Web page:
In addition to often being cast as terrorists, they’re often defined by their religion. Omar is Muslim, but I didn’t want him to be defined by that. That was a conversation that Amir and I had, about how [that definition is] connected to how depictions of refugees can’t move past that label of being a refugee. We wanted to remove that side of it and focus on them as people, as human beings like us who we can relate to and have things in common with.
You’ve mentioned the two biggest things to ensure you avoided in Limbo were sensationalism and a Western or white-savior figure. Going beyond these preliminary structural choices, how did you work to ensure that the film centered the perspectives of the impacted rather than a gawking outsider’s gaze?
I think that some of that is grounded in the foundation of the film, which is, first and foremost, about the research, and speaking to people who’ve been through the asylum system, speaking with NGOs and organizations that work with refugees. And, I suppose, my own experience being around refugee camps, staying with a family in one, and working with an organization on a project that was specifically about identity. And, then, putting all of that into the script, and building my vision as a director into the writing of the screenplay. There’s a huge amount of work that went into the screenplay because I really felt a huge responsibility to get this film right—the balance of the humor and the drama—and do justice to the subject matter. And then, from there, building the right relationships along the way, bringing the right people on board, from the actors who committed so much to the characters to the refugees we collaborated with to make sure that everything fell into place. We had refugees playing extras in some of the smaller roles. But also, we shot on a remote Scottish Island, and we brought the local community into that. Everyone was really working toward the same vision and mission.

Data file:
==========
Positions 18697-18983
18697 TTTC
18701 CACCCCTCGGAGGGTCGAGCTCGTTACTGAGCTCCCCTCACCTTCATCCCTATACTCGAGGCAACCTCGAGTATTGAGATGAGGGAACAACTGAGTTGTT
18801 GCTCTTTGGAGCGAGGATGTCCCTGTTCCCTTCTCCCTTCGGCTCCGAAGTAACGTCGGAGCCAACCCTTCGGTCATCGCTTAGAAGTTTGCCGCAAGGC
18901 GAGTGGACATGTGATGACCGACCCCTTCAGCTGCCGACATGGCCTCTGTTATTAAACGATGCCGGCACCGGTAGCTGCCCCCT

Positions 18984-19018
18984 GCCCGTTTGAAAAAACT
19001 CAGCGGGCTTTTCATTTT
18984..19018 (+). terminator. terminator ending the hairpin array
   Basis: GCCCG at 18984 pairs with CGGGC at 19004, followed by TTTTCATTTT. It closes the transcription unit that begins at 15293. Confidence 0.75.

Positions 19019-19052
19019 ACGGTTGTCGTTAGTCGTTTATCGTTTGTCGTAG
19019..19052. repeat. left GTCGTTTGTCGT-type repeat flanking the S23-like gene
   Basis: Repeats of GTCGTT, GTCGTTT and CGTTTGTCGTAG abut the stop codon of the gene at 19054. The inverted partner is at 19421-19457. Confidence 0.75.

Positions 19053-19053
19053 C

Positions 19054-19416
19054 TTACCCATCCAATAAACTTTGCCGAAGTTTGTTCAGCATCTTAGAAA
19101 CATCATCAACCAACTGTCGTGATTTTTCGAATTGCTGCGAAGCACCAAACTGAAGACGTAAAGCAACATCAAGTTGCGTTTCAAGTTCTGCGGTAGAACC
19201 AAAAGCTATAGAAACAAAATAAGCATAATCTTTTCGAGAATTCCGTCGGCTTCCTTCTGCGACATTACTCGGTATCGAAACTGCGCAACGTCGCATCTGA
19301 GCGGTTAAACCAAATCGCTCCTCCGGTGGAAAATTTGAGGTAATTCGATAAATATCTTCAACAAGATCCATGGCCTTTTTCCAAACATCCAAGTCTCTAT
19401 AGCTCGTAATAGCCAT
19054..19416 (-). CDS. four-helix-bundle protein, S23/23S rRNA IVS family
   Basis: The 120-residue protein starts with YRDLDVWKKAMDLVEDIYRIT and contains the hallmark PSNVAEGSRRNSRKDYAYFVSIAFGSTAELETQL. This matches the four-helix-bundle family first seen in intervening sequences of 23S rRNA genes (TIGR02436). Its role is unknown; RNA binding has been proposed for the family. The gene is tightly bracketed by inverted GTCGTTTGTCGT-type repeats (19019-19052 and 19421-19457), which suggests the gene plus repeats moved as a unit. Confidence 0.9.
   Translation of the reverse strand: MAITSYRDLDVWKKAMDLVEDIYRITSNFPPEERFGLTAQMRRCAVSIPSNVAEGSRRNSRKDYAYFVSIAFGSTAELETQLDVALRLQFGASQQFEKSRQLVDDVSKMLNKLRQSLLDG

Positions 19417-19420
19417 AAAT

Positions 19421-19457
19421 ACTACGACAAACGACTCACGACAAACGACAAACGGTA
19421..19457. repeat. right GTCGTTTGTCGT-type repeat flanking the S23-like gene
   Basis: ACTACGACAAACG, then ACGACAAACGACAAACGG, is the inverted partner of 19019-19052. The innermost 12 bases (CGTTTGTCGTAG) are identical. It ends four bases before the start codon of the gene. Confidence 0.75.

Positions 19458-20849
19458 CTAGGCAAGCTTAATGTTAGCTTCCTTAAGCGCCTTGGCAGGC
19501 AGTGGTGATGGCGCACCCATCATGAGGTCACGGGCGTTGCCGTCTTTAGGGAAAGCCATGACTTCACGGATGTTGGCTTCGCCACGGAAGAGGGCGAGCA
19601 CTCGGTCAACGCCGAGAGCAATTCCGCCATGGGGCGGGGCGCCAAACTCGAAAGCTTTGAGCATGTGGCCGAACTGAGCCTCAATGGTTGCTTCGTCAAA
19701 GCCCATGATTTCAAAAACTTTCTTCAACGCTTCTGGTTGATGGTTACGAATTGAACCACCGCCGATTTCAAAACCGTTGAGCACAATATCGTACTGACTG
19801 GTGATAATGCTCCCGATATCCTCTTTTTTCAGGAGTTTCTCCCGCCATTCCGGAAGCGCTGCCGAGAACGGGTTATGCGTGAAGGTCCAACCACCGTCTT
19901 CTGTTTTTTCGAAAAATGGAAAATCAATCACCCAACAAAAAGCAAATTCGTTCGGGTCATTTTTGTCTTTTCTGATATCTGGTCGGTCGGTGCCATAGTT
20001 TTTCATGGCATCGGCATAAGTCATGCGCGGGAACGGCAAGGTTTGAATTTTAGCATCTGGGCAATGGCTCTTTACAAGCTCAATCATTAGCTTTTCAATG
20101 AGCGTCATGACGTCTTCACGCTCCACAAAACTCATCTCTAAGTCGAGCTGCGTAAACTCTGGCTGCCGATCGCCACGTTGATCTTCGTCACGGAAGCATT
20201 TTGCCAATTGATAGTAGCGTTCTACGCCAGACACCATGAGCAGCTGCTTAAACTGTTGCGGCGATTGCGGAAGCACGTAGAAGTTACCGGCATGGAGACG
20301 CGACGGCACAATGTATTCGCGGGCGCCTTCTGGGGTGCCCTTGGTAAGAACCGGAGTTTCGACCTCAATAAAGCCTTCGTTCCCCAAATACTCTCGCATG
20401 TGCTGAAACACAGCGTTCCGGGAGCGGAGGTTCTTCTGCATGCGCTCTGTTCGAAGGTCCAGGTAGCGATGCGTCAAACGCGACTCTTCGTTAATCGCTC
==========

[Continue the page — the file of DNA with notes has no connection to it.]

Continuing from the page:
What about the planimetric composition appeals to you so much that you’ve decided to make it the lynchpin of your visual signature?